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Atmospheric Sciences & Global Change
Research Highlights

October 2012

When Clouds Hang Out with Pollution

Clean sky clouds more susceptible to pollution's pressure

Low marine clouds form the backdrop for a cross-hatch of ship tracks off the western coast of Peru. Caused by pollution particles from the ships' exhaust, the tracks form when the numerous particles attract water creating very bright and reflective droplets in the clouds. Satellite image courtesy of Chelys

Results: Clouds are influenced by the company they keep. Scientists at Pacific Northwest National Laboratory and the National Center for Atmospheric Research (NCAR) found that ocean-hugging clouds in clean regions are more affected by pollution than clouds in an already polluted setting. Cloud trails from ships, called "ship tracks," are a small-scale example of this effect. Pollution exhaust from ships forms streaks of clouds that are brighter than neighboring clouds. The researchers learned that the amount of pollution already in a region strongly moderates any effect on cloud characteristics from additional pollution. Their study was published in the journal Atmospheric Chemistry and Physics.

Why It Matters: To understand how the climate system operates, scientists use a computer model to replicate climate features like incoming sunlight and clouds. Cloud types called marine stratocumulus that hover low and thin over the ocean are difficult to correctly model. Yet, because they are so bright and reflective, these are the very clouds that have a large influence on the heating and cooling balance of the atmosphere. The dark blue ocean is an effective heat storage tank, filling up from the sun's energy. When clouds reflect or block the sun's light, that reduces the amount of heat stored. Scientists in this study are working to better represent the reflective marine stratocumulus cloud characteristics in climate models. Ultimately, this new understanding will improve future climate projections.

Methods: In a study led by climate scientist Dr. Qing Yang, the PNNL team used the Weather Research and Forecasting (WRF) model to investigate the importance of different kinds of particles in the atmosphere and their effect on clouds. WRF is a regional climate model that takes a detailed look at cloud and particle interaction. The team studied the impacts of relative changes in human-induced pollution particles on the simulated cloud characteristics, such as how much water is in the clouds and how reflective they may be to sunlight. They performed similar comparisons for differences induced by natural particle sources, such as sea salt. They found that additional pollution over pristine regions of the ocean has a larger effect on the clouds than in already polluted regions. Essentially, adding the same amount of pollution to clean marine air makes clouds brighter and hold more water than when adding the same amount of extra pollution to dirty regions.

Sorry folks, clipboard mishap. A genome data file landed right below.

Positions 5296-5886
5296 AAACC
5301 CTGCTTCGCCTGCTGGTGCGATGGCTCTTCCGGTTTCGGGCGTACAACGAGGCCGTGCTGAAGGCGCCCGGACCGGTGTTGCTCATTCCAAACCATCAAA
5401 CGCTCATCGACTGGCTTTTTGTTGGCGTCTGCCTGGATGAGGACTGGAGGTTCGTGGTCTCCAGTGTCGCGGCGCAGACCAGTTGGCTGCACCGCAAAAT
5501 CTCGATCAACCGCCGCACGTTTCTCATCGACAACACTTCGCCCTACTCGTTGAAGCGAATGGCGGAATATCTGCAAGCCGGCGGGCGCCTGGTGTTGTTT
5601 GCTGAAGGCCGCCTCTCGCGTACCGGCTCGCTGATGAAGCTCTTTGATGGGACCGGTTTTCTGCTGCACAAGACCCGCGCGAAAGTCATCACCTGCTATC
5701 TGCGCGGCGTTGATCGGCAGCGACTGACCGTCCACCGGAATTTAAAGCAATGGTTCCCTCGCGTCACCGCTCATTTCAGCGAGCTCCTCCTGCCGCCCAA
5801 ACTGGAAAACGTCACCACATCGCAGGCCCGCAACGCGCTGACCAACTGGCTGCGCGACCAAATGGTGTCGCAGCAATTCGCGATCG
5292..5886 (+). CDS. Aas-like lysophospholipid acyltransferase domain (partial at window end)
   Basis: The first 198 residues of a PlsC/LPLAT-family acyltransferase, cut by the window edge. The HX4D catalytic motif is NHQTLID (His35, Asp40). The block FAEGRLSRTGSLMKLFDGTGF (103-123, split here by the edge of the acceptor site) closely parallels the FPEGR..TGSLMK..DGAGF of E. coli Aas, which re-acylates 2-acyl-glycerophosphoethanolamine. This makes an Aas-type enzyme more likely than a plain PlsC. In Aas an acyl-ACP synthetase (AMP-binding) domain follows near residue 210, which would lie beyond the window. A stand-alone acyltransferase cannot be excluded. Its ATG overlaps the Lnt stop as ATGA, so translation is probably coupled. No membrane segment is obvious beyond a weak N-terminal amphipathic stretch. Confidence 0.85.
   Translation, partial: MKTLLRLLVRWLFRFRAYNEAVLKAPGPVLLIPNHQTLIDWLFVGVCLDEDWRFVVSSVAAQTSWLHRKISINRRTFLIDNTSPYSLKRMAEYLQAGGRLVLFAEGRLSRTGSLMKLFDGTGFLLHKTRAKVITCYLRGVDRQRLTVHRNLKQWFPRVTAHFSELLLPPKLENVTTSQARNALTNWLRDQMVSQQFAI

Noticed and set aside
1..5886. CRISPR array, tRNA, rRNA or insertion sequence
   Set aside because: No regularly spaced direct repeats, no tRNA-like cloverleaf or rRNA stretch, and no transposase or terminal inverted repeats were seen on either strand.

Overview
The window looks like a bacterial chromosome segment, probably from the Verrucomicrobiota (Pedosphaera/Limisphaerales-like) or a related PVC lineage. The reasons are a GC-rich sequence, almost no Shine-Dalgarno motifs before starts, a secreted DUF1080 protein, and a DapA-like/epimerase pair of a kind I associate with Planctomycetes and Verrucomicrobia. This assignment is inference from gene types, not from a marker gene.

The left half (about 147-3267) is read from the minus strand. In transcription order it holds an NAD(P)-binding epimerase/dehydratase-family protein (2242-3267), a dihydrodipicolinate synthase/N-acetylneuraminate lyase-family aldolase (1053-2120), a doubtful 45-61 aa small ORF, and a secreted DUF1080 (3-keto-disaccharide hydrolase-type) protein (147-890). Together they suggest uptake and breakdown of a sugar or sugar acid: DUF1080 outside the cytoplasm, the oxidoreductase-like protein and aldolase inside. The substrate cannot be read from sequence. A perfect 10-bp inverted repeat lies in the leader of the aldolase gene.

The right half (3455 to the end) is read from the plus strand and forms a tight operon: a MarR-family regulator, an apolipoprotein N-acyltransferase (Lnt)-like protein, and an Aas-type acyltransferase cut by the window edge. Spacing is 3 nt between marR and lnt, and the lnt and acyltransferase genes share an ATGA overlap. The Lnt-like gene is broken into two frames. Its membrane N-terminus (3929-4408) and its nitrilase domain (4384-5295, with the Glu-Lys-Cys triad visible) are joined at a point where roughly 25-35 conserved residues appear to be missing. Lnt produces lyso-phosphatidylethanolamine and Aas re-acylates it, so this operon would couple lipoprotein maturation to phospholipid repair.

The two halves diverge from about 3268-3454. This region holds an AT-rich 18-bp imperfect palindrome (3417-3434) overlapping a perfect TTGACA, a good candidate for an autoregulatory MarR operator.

What’s Next? This study used a regional, small-scale atmospheric model with a grid spacing that represents what is expected in climate models in about a decade. As they prepare for the next generation of climate models, scientists will need to develop more powerful handling of the physical processes that occur within the atmosphere. Current global climate models do not have the computational horsepower to represent as much detail as was used in this study. So, the question is how well a simplified representation of the processes in this study presents reality in climate models. Scientists will continue investigating how to represent small-scale processes like clouds in the larger-scale, less detailed global models.

Acknowledgments: Funding for this research was provided by the U.S. National Oceanic and Atmospheric Administration (NOAA) Atmospheric Composition and Climate Program. Observational data used in this study came from the 2007 VOCALS-REx field campaign that occurred off the coast of Chile and was funded by the NOAA, the U.S. Department of Energy’s Atmospheric Science Program (now called the Atmospheric System Research program), National Science Foundation, the United Kingdom (UK) Met Office, UK's National Environment Research Council, and others.

Research Team: The research was performed by Drs. Qing Yang, William I. Gustafson, Jerome D. Fast, Hailong Wang, Richard C. Easter, Minghuai Wang, Larry K. Berg, and L. Ruby Leung of PNNL; and Dr. Hugh Morrison of NCAR.

Reference: Yang Q, WI Gustafson, JD Fast, H Wang, RC Easter, M Wang, SJ Ghan, LK Berg, LR Leung, and H Morrison. 2012. "Impact of Natural and Anthropogenic Aerosols on Stratocumulus and Precipitation in the Southeast Pacific: A Regional Modeling Study Using WRF-Chem." Atmospheric Chemistry and Physics 12:8777-8796. DOI:10.5194/acp-12-8777-2012.

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Ship Tracks

Satellite images of clouds over the ocean often have bright lines running through them. These are caused by exhaust emissions from ships traveling underneath the low-level marine cloud base. Exhaust particles and gases which later condense into particles are emitted from the smokestacks on the ships and rise into the cloud layer. There, the surfaces of the extra particles provide additional surface area for water to condense, leading to an increase in the number of cloud droplets. This increase in the number of droplets makes the cloud reflect more sunlight, and the clouds appear bright white in the satellite imagery.